Did you know that by simply feeding and attracting chickadees to your flowerbeds, garden and landscape, not only can you fill your yard with the beautiful sights and sounds of these little songbirds, you can also help your plants stay healthier and more productive than ever?
What’s not to like about the chickadee? For starters, its overly large head and small body frame make it one of the more unique and lovable birds in the landscape. It also happens to be one of the more talkative of backyard birds as well.
One thing is for sure – chickadees will let you know when they are around. Even though they are one of the smallest songbirds of all, they are more than happy to sing loudly. Especially the males when attempting to find a mate.
But all chickadees are more than happy to simple “talk” as well – letting out a wide range of sounds that together with their singing can bring a landscape to life!
Chickadees – The “Friendly” Bird
Adding to their allure, chickadees are also amazingly friendly. In fact, so much so that many gardeners and bird lovers train chickadees to feed directly from their hands. And they don’t just get along with humans, but with most other birds species as well, making life at bird feeders far better for all.
But perhaps the chickadees best attribute is just how helpful they can be to those who love to grow and garden. Which, of course, is exactly why getting them to visit and stay can pay off big for you and your plants. And when they stay, they stay all year around!
One of the best things about chickadees is that they don’t migrate. So once you get them to call your backyard home – they will stay for good – creating their nests and rearing their young nearby as well. That, in turn, only adds even more chickadee power for you flowerbeds and garden.
The Benefits Of Feeding & Attracting Chickadees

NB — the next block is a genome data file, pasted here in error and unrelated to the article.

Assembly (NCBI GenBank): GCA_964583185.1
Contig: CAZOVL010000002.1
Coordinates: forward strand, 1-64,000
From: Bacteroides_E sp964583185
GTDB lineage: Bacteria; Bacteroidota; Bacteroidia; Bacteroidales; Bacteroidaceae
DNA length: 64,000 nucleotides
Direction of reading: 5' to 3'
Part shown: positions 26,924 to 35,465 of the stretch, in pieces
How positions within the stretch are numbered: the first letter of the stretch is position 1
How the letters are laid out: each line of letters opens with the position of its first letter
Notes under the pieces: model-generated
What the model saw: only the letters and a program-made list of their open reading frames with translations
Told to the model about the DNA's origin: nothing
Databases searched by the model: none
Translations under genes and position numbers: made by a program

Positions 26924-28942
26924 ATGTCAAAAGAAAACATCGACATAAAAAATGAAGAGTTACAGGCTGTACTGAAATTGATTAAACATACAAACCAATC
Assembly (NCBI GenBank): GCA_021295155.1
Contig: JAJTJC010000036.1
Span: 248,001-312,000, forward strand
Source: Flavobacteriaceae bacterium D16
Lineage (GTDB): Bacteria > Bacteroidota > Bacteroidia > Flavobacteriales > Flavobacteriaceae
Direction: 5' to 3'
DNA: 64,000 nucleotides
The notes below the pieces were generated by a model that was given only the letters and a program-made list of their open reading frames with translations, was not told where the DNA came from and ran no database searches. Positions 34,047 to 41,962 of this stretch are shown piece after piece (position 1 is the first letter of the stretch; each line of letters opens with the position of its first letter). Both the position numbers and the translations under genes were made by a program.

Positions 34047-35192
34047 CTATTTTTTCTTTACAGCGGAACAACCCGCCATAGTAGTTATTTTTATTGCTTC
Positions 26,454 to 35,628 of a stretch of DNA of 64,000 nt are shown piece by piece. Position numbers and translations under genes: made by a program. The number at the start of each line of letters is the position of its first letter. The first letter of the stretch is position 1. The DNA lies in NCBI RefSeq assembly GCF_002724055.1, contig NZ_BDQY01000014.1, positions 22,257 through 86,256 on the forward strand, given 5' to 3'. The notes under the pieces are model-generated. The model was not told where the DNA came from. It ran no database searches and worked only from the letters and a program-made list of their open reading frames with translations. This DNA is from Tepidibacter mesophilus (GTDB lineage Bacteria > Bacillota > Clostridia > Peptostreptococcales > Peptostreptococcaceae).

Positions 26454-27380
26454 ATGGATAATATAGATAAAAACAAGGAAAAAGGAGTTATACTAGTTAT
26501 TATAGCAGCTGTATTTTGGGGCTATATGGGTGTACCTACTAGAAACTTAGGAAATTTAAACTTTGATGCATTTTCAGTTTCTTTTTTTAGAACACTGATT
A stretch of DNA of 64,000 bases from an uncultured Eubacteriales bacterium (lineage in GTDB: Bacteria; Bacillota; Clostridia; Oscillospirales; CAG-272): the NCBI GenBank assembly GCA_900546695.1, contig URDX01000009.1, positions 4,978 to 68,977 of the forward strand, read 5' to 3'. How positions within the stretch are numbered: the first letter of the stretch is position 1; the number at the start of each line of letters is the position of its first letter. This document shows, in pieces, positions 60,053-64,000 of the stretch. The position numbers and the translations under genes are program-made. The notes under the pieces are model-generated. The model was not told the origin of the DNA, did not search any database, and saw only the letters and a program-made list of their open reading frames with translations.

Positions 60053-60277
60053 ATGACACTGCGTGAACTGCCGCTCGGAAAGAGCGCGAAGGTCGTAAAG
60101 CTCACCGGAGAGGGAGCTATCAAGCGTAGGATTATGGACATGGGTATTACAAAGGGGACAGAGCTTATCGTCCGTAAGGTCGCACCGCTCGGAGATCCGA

So why are chickadees so great for gardens and gardeners? For starters, ounce for ounce, they are one of the most prolific insect eaters around. Because of that, they can do wonders for keeping pest populations in check.
Chickadees are one of the lightest and smallest visitors to backyard flowerbeds, gardens and patios. In fact, nearly all species of chickadees weigh less than one-half of an ounce. And they measure at best just four to five inches in total length.
But even though they are small and light, don’t underestimate a chickadee’s appetite. They are actually big eaters and have no problem consuming large amounts of insects as a part of their daily diet.
Chickadees On The Hunt – How To Feed And Attract Chickadees
Chickadees love to hunt and eat aphids, beetles, moths and caterpillars. All of which can be serious pests to plants growing in flowerbeds and vegetable gardens. And they really do eat a lot of them. In fact, in the course of one day, a single chickadee can devour hundreds of them!
As if that wasn’t enough, they also feed caterpillars and other insects to their newly hatched chicks, And once again – in staggering amounts. It is thought that chickadees feed a single nest of baby birds in the neighborhood of 7500 caterpillars and insects in the three weeks before they grow old enough to leave the nest!
Listen To Our Podcast Below On How To Best Feed Birds In The Winter!